The Tara Rokpa Centre hosted Drupon Rinpoche for a week-long dharma retreat in early September. I was fortunate enough to attend and it was fabulous! With a reputation for being fierce preceding him, one of the teachings Drupon Rinpoche gave really struck me. He said that the purpose of a good Lama is to point out faults in our thinking. Logically, it makes perfect sense. Samsara is all about delusion and mistaken view, so having someone point out where we are making errors sounds great. Right?
Ja, well, no, not really! The tricky thing about Dharma is that hearing about it and actually putting it into practice are two entirely different things. So here’s how it panned out when I was given an opportunity to apply this profound wisdom in my life. I may as well give you a heads up, it didn’t go so well!
I do a fair amount of writing for my business blog, so when Lucy asked me to revive the Lazy Buddhist column for this newsletter, I was happy to do so. Or at least I was until I sat down to write an actual article.
Suddenly I was assailed by all kinds of Dharma doubts. What if people didn’t like what I had to say? What if I said something wrong? Or horrors, made some kind of serious Dharma faux pas and someone pointed it out? This train of thought was such reminder that to have our faults pointed out, even by a Lama, may not be quite as easy to bear as it seems.
Essentially, this is the work we have to do to free ourselves from samsara. It’s within our own mundane everyday experiences that we navigate the minefields of samsara. This is where we really get to see what suffering is made of. Suffering is here in our pride, in this deep-seated need to belong and to impress others. We find it in the pain of being criticized or disagreed with, and in an endless striving to make sense of a world we don’t understand. Mostly, we find it in the self-interest that has us clinging to our conclusions no matter how wrong we suspect we may be.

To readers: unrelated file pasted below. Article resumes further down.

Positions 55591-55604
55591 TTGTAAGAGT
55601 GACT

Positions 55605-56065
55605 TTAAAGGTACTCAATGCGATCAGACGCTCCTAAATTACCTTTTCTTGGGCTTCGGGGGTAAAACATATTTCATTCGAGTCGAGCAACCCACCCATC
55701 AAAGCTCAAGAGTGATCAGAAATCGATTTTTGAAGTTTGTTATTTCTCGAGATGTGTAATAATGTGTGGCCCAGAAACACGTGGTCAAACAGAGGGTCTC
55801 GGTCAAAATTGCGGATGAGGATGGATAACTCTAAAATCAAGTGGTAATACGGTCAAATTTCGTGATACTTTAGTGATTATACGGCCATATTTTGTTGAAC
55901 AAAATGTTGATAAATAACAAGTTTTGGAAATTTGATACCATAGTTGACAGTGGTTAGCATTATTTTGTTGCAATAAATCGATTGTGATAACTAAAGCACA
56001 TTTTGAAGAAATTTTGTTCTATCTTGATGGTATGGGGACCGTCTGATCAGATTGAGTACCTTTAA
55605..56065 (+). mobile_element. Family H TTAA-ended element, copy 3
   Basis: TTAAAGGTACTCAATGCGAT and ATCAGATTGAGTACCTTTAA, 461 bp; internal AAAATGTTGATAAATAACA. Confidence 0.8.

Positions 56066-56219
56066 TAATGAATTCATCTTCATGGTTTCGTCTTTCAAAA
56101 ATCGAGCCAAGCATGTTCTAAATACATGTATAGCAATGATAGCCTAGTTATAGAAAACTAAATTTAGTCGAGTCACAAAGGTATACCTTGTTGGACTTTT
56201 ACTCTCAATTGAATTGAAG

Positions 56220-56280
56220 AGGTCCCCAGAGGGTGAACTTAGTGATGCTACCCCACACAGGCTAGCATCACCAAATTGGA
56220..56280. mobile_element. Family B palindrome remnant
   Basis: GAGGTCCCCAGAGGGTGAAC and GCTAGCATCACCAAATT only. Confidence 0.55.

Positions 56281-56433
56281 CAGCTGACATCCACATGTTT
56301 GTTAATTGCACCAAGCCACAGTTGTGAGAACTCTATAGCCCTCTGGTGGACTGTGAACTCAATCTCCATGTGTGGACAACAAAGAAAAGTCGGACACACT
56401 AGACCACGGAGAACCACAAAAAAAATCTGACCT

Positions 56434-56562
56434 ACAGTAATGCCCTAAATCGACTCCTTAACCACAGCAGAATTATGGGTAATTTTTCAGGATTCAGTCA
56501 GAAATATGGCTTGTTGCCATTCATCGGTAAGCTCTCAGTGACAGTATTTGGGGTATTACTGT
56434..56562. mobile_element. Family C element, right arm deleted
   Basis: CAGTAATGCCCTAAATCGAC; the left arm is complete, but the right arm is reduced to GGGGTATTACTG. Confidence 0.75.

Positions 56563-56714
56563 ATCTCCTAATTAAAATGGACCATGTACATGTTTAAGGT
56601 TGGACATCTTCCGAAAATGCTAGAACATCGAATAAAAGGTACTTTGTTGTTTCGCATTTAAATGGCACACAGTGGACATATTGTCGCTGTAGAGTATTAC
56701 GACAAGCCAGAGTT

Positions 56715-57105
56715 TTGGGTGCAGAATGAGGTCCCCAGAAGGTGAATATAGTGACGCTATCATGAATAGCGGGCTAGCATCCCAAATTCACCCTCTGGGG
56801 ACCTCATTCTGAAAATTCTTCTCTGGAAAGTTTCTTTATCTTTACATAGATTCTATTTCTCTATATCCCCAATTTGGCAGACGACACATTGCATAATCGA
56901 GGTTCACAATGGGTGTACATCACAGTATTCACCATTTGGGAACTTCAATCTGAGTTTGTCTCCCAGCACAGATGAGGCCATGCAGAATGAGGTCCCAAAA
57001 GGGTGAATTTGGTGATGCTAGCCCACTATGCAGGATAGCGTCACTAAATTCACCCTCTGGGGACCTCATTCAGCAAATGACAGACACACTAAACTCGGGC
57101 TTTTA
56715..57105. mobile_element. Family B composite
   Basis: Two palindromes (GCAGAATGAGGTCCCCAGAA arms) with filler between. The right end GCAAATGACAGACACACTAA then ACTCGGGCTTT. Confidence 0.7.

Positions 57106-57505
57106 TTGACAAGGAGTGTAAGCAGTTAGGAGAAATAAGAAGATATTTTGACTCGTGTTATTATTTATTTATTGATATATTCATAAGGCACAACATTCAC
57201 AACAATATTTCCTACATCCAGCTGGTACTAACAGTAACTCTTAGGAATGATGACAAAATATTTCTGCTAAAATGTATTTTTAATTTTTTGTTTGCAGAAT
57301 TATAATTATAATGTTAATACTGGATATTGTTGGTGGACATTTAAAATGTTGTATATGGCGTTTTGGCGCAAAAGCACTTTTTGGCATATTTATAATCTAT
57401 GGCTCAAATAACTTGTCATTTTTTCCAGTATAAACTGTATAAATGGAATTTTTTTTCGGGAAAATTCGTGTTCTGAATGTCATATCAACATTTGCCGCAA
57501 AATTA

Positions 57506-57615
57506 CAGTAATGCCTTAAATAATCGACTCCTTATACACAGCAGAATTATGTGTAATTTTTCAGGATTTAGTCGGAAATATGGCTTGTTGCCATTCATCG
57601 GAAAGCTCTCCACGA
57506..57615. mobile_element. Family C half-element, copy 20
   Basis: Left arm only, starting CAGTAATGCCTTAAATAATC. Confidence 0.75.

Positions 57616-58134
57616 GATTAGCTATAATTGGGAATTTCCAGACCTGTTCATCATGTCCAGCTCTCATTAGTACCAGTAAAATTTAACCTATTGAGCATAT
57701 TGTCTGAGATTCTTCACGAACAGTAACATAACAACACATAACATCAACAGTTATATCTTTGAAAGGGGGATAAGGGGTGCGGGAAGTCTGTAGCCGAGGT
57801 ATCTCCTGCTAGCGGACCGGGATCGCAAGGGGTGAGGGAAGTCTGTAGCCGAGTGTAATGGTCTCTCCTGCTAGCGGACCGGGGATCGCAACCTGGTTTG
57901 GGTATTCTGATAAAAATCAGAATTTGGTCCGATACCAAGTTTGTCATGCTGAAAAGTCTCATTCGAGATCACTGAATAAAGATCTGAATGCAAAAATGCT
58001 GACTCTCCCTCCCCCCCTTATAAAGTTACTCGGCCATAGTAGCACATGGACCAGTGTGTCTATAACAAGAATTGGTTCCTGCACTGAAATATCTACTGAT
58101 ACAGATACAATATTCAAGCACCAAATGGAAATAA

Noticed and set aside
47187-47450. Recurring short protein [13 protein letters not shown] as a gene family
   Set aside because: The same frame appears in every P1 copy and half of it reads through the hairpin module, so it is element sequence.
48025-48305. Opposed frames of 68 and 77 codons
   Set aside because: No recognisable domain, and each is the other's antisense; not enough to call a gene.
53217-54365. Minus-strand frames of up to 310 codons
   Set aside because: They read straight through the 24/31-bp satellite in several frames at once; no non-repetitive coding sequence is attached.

To truly be able to hear a Lama when he points out ‘my’ personal faults to ‘me’ takes an extraordinary amount of trust. Doubts and an urge for self preservation don’t miraculously disappear in the presence of a Lama. Instead, we find ourselves having to trust some process that is outside of everything we know and believe to be true.
We are being asked to manoeuvre through a confusing grey land that is contrary to everything familiar, trusting a guide that is often not being all that nice or supportive to us. It takes some doing. Just ask Milarepa!
Till next time,
Tania Potter, the Lazy Buddhist